9. sdbrit68

    sdbrit68 Student Of The Blues

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    thats a good idea
     
  10. Thatman

    Thatman Playin' for the fun of it.

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    Nothing wrong in being creative but you must ensure you can do the lesson as presented as the lessons are designed to be developmental for your benefit.
     
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  11. washbrook

    washbrook Darlington, UK

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    Hi, I to had the same issues with the little chords as I too was used to the barre versions. Like you, I got hooked (started with BGU2) I then jumped in and bought many of the other courses and being totally new to Blues, realised I wanted to learn properly from scratch so also went back and bought BBG to start from there. I initially thought the little chords were the 'easy' way to play these chords that would eventually lead up to the full barre versions later on but I was wrong and I can now see their importance so I do think that the little chords are actually well worth learning.

    I totally agree with MikeS three points too as I basically asked Griff the same questions last week and he explained basically the same things MikeS has said. I now know its definately worth persevering to play just as Griff explains in the courses. Griff has also put a lot of effort into the structure of the course material to help us all get the best results in the end, regardless of our skill levels and from what others have said here, the courses work really well.

    Good luck (y)
     
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  12. mountain man

    mountain man Still got the Blues!

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    Here is something to consider. When you play the BBG course you are playing a lot of stuff on the first few strings and off the nut. The more advanced players typically avoid playing the simpleness of the BBG. So this course is actually a good course for those folks too........
    1. Work on the course as written.
    2. Then branch off and play using more advanced chords.
    3. Then always go back and play it as written.
    4. Then you can alternate at will..........
     
  13. sdbrit68

    sdbrit68 Student Of The Blues

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    great points......I took a few days off playing, then went back and everything played nice. For some weird reason, if I do the dedictate "x"amount of time to practice daily, I start to hit a mechanical type of rut playing.

    If I take a few days away, and come back, everything seems to gel a little better........of course during that time, I picked it up and played a little elvis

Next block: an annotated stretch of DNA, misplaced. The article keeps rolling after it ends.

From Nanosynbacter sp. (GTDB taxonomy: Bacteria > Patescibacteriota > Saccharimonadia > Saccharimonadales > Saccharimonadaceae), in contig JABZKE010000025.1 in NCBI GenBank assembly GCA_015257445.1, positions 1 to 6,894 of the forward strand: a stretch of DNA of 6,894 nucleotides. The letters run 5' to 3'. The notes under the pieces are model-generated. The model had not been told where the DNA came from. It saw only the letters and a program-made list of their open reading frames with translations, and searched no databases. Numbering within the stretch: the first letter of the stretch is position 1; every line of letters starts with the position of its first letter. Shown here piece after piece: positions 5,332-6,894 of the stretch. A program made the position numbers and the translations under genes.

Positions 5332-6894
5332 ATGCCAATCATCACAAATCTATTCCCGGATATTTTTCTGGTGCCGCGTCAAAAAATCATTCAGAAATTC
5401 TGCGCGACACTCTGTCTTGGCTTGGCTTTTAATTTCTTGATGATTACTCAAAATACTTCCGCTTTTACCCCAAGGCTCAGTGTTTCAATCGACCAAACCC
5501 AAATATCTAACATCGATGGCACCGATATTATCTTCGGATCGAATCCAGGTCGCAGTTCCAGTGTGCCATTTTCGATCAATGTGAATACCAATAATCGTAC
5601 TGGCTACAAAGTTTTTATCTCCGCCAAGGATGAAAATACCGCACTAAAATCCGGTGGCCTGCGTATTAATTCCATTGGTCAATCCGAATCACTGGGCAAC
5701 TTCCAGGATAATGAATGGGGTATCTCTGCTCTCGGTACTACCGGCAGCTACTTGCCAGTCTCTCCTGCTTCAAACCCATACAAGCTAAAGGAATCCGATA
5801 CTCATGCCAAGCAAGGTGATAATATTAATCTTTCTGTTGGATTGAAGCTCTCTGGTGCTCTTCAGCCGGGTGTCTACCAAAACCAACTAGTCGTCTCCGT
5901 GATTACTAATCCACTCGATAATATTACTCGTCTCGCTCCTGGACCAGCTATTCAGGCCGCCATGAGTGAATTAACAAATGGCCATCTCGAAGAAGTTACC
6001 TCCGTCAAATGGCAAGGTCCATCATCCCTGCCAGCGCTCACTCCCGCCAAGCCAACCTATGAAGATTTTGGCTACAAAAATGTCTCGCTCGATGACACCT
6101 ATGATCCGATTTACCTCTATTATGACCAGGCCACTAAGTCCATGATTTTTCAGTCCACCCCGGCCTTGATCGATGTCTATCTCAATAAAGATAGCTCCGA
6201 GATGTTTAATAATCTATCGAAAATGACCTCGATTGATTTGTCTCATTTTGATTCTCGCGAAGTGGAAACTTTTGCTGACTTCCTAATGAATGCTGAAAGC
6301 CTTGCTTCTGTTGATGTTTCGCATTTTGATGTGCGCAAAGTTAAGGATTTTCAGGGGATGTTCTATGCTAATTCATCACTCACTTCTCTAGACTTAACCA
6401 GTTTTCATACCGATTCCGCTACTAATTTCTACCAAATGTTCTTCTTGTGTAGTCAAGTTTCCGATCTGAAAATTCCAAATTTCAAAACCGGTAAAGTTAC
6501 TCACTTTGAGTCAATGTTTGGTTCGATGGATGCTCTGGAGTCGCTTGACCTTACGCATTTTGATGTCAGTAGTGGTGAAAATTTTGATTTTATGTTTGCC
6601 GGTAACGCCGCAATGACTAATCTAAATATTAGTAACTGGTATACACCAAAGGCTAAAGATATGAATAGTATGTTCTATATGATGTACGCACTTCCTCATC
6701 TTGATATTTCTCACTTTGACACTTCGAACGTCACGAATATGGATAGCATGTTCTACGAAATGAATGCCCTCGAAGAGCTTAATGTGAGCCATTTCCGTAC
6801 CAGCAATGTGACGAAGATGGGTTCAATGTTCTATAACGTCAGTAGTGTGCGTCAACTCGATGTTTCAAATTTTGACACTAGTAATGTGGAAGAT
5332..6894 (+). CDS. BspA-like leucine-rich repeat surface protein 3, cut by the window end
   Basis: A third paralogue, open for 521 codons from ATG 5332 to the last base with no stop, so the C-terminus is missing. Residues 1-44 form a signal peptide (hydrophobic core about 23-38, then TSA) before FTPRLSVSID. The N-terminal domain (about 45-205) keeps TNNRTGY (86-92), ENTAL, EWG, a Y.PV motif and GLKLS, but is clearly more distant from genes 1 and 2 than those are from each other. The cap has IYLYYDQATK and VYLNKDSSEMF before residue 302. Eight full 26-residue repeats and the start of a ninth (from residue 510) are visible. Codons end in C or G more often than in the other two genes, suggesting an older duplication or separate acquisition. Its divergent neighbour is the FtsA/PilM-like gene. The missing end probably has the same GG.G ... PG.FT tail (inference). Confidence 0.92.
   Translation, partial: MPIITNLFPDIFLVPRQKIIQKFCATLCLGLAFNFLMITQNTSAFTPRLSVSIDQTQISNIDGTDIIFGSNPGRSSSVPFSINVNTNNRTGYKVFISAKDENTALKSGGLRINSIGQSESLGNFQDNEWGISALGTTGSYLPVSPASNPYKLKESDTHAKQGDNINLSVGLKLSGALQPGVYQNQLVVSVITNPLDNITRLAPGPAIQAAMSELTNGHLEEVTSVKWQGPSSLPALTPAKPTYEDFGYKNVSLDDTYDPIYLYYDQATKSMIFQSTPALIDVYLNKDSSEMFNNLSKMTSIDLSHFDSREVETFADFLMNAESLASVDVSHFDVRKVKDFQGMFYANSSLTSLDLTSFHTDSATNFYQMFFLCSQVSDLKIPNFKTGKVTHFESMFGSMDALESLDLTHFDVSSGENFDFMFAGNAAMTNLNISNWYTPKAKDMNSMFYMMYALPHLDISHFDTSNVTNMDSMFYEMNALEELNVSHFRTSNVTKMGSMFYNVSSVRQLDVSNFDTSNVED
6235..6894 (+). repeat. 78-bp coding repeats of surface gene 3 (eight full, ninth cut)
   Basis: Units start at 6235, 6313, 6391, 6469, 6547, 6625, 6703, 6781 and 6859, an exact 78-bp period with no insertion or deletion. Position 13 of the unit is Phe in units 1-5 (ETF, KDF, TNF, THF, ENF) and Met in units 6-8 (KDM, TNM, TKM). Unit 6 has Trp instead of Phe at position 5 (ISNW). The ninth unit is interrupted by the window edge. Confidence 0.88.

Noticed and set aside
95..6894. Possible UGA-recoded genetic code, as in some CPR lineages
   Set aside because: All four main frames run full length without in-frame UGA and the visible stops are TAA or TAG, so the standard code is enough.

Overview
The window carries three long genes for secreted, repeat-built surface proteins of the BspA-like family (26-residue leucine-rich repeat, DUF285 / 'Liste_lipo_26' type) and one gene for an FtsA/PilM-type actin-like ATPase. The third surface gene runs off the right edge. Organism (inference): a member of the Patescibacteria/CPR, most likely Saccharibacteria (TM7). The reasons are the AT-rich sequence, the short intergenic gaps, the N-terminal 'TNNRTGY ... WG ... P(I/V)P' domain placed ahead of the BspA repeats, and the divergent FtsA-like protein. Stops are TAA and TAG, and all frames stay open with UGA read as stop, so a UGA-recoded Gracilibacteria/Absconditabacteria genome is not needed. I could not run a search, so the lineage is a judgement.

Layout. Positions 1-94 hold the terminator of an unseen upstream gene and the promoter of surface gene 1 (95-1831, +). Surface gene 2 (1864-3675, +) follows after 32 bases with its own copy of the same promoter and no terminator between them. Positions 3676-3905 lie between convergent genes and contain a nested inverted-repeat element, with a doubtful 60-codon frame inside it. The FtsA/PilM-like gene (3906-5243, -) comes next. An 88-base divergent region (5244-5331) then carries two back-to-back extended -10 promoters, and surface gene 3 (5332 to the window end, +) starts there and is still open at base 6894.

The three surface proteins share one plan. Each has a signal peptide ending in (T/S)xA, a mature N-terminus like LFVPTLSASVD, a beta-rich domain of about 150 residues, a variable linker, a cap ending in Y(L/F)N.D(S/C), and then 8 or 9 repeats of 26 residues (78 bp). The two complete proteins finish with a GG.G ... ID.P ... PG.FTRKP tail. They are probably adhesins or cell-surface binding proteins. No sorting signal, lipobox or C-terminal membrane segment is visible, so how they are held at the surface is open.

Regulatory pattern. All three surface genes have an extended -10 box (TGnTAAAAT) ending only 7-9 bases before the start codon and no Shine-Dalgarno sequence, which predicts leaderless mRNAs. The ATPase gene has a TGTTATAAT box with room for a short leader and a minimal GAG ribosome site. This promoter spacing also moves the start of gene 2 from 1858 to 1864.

14. Scotty R

    Scotty R Blues Newbie

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    Going back and playing the little chords is a great suggestion!
    Similar to another comment, I tend to only play the big chords as I mostly play alone. I will go back and try some of these tunes with the little chords. If nothing else it will be a good refresher and help me with my memorization and fills.
     
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  15. twbuff

    twbuff The hurrier I go, the behinder I get!

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    For me, you have to know the basics and "work in side of the lines" prior to going out on your own and improvising. Follow the recommendations from Griff (or whoever is teaching) to learn the basics then venture outside of the strict lines. Perhaps the difficulty with playing the small cords is the exact training necessary to enable you to move forward? It also gets your out of your comfort zone and that is where the results occur.
     
  16. HotLks

    HotLks Blues - it's in me and it's got to come out.

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    As I work through the courses I dedicate time to learning to play them as presented. If lesson boredom starts creeping in I change it up. If I hear other songs or another groove I just let it rip for a while. After working with Griff's lessons is usually when I discover riffs and rhythm lines for songs I know and like. In the end it all ends up being gains. I think it's important to apply everything I learn in BGU lessons in as many ways as I can think of. This is why I like BGU so much. It unlocks many things for me that I was never able to figure out for myself. Now that I've had some BGU help other things fall into place. Get the maximum mileage out of every lesson.

    See you down the road! :thumbup: